The Cedarville Review 2021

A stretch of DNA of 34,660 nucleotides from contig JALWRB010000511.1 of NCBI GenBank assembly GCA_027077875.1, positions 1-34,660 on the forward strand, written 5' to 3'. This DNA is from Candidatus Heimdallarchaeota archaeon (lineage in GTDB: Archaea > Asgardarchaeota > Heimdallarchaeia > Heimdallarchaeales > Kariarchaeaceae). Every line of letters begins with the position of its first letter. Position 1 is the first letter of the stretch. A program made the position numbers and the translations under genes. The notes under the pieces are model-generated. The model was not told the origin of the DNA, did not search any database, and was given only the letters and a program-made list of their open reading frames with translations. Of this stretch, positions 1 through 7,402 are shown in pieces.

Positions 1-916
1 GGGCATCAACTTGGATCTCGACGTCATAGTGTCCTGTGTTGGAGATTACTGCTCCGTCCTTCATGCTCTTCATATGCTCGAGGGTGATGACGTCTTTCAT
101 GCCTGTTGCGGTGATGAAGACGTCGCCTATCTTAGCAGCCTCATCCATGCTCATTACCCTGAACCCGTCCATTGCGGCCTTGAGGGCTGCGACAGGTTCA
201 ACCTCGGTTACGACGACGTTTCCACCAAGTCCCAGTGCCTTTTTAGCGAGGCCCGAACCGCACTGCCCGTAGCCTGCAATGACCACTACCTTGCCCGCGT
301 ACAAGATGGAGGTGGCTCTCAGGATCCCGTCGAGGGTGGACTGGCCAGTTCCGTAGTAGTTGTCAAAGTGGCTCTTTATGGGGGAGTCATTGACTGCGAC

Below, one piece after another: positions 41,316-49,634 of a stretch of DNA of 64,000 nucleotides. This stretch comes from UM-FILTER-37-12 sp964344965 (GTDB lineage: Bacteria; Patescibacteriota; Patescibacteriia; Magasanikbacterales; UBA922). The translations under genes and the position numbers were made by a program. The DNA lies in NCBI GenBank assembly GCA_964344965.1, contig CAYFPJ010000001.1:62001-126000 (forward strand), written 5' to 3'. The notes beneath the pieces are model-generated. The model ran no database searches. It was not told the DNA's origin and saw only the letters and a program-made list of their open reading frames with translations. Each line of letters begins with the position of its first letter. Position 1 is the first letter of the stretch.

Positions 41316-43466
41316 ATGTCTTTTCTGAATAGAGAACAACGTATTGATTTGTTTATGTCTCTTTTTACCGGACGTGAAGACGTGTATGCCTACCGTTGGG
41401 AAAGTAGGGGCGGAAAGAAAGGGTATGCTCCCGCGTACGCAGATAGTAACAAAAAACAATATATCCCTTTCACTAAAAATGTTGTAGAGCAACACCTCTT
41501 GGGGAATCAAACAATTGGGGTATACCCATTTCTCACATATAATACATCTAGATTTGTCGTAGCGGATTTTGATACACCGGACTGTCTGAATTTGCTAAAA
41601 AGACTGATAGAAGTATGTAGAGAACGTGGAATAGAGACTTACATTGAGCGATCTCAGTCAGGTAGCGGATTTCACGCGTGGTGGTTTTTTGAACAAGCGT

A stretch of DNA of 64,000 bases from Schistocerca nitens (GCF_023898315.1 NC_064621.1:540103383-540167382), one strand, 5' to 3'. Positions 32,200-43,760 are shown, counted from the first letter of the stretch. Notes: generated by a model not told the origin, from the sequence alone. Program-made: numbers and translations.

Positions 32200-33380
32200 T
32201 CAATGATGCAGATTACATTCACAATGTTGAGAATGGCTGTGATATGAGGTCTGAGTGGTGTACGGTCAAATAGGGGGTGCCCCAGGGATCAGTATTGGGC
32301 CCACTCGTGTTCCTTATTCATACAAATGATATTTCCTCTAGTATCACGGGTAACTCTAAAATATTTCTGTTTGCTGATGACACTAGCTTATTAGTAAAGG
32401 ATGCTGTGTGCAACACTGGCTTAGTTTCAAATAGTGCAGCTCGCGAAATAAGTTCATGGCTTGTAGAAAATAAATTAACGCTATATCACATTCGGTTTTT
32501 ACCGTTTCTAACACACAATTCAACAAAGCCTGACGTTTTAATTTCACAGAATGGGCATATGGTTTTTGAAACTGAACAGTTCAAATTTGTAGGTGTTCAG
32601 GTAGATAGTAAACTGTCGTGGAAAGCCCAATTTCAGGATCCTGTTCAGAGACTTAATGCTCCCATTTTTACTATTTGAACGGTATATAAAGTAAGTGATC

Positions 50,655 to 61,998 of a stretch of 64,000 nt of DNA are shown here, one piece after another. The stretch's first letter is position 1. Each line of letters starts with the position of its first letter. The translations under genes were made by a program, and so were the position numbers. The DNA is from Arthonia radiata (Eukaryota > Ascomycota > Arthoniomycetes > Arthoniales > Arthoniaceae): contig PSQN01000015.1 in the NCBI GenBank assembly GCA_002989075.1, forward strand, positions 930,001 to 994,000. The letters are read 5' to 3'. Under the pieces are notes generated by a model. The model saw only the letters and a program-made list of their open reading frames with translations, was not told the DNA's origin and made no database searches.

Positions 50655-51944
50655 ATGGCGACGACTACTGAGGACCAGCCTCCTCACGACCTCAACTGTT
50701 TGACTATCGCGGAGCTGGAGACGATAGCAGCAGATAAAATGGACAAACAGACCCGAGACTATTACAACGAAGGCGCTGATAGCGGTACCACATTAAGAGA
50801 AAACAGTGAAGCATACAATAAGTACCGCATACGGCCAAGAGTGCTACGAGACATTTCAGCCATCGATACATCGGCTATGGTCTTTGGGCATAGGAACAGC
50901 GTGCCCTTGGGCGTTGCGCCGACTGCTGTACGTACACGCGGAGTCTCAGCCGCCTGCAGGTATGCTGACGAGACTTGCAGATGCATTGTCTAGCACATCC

15 | CEDARVILLE REVIEW of her. “Martin Anderson!” Solomon shouted at the window as he saw Marigold keep Jill Anderson and the two children from exiting the kitchen. “Say hi to Bob Fairview for me!” Solomon then took aim at Martin’s face with the rifle and pulled the trigger. Then everything went black. The day after Solomon Trent got dumped by Marigold Tuppence, he stalked her through the windows of his house like a lioness stalking her prey through the African grass. He saw everything she did in the Fairviews’ house, looking for that reason she had described before she left him. And then he saw her get in a fight with Bob Fairview. Bob was screaming, flailing his arms, and his face was redder than Solomon had ever seen, which was saying something. Marigold just stood there. From his angle, Solomon could only see her from the back while he could see everything Bob was doing. But even without seeing her face, Solomon could tell Marigold was at peace. Whatever happened here was what she planned for. Bob Fairview grabbed Marigold by the throat and squeezed as hard as he could. Solomon panicked. He shouted and banged on the glass of his bedroom window until his voice broke. Marigold was spasming and jerking. She couldn’t have much time. Solomon ran for the phone in the kitchen and called the police. They told him to stay where he was. By the time they arrived, it was too late. Marigold was dead. He should have known. Those words would chase him for years. He was a watcher. The Fairviews had lived across from him for years. He had stared through their windows for years. He had seen the way Bob looked at a knife. The way he didn’t look at his children. Bob looked through everyone; humans were obstacles, even his wife. Solomon had watched Bob slap his wife, for crying out loud. But Solomon couldn’t say anything, it wasn’t his business. At least twice a month, he would wake up screaming for Marigold not to leave him at the diner, not to enter Fairview’s house. He became a pariah in his dorm. They called him Old Yeller. But Samantha always knew what to say. He met her in comp class. He helped her write her thesis, she helped him make friends. After they were married, she could always calm him down, always point out how he could use things he had seen to cause actual positive change. In return, he gave her character ideas for her novels and cooked a great lasagna. They were a good pair. Marigold was right: Samantha was more than just unique. Solomon Trent woke up on a hospital bed. Everything was fuzzy and flat seeming. He’d been here before; his heart had spasmed enough that the hospital should have given him a frequent visitors card. However, there was one thing that he could see with perfect clarity: Marigold. She was sitting at a chair next to his bed, looking calm and purposeful as ever. In a world still fuzzy, she radiated clarity. “Did I kill him?” Solomon asked her with the beginnings of a grin on his face. “Thankfully, no,” Marigold said, the sudden thud of her voice sending Solomon all the way back to that night she dumped him. “He’s rattled and wanting to press charges, but the doctors claim you have dementia. So, you’re probably looking at either rather intense house arrest or solitary confinement in a nursing home, maybe jail time, but